Charity volunteers from Essex feature in New Year's Honours list

Donald Smith

Reverend Donald Smith outside his church in Essex - Credit: Donald Smith

Community heroes from Essex are among those who have been rewarded for their efforts in the New Year's Honours for 2022, particularly for helping those who have struggled during the pandemic.

Reverend Donald Smith, from Frinton-on-Sea, has been awarded a British Empire Medal (BEM) for services to the community, particularly during tougher times in the pandemic.

Donald Smith

Reverend Don, as he's known, took up the reins as rector of St Mary’s in June 2008 - Credit: Donald Smith

He developed a project to supply food and prescriptions to all local residents and ensured funds were raised for those financially impacted.

Food and medical prescriptions were delivered to 129 people with a total of 338 individual deliveries.

For those who were lonely and isolated, he set up a separate service for wellbeing calls to be made multiple times a week.

He also brought together four primary schools and other stakeholders to provide meals for the 320 eligible children, shortly before the government U-turn.

He said: "I feel very honoured to be on the list and to receive a British Empire Medal, it's very encouraging.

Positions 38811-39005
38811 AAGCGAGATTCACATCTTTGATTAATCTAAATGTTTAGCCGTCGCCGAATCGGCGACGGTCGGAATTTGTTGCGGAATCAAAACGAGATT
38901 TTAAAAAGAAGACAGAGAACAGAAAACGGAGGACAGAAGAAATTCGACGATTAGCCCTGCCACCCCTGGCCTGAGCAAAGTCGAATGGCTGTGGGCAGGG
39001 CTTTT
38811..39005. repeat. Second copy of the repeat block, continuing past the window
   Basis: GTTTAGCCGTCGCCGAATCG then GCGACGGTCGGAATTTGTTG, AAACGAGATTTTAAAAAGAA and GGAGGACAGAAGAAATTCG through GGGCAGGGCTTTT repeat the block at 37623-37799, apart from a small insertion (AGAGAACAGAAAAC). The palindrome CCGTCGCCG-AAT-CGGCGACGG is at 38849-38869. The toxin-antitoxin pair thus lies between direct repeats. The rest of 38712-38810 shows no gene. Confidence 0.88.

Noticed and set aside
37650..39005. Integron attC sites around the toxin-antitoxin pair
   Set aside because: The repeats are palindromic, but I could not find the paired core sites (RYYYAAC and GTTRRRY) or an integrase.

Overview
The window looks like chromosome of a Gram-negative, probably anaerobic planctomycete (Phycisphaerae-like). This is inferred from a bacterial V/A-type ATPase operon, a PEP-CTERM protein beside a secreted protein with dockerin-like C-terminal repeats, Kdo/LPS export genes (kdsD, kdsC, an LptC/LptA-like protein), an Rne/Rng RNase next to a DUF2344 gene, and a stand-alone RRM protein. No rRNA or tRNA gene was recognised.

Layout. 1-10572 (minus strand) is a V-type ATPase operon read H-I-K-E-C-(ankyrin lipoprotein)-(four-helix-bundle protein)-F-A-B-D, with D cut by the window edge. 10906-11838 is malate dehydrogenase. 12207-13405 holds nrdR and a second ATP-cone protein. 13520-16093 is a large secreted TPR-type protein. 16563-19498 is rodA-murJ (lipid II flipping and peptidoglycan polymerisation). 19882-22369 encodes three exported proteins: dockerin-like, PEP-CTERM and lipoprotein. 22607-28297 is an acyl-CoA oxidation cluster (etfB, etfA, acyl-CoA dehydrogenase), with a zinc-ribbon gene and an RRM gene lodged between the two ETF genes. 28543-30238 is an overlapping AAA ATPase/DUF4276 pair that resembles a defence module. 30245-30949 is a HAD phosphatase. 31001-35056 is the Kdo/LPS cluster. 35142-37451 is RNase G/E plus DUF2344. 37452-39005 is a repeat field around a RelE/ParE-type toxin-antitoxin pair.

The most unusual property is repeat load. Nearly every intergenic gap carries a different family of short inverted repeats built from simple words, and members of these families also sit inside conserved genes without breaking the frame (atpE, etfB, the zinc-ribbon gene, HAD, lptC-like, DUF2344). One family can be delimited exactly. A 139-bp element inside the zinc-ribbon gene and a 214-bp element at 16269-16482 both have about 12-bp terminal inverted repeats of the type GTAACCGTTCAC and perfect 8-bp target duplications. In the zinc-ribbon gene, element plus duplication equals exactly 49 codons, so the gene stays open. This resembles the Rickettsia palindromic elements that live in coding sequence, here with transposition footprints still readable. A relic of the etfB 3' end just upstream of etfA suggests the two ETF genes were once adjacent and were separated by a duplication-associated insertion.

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"But there are a lots of people involved over the past couple of years in putting together a scheme to help people who might be isolated during the pandemic."

Dennis Barnett becomes a Member of the Order of the British Empire (MBE) for services to vulnerable people in Essex.

The Colchester man has volunteered with the Open Road Charity (Drug and Alcohol Recovery) for the past 12 years, primarily through his role as lead volunteer for the SOS Bus project in Colchester town centre every Friday and Saturday night.

This entails long shifts providing a safe haven for vulnerable people who may have been attacked, sexually assaulted, intoxicated or under the influence of drugs - his team of 68 volunteers are trained to deal with any eventuality.

Over the course of its existence, more than 213,360 people have received some form of help, this help has also saved upwards of £300,000 for Essex Police Force, the Ambulance Service and A&E.

Dennis said: "I'm still sort of reeling after a month of knowing, it's still not quite real.

"You do what you do because you want to do it, not because you want someone to reward you."

When not ‘manning’ the bus, he finds time to deliver essential items to many vulnerable groups in the area and is actively involved in supporting the local women’s refuge particularly during the challenging times of Covid.

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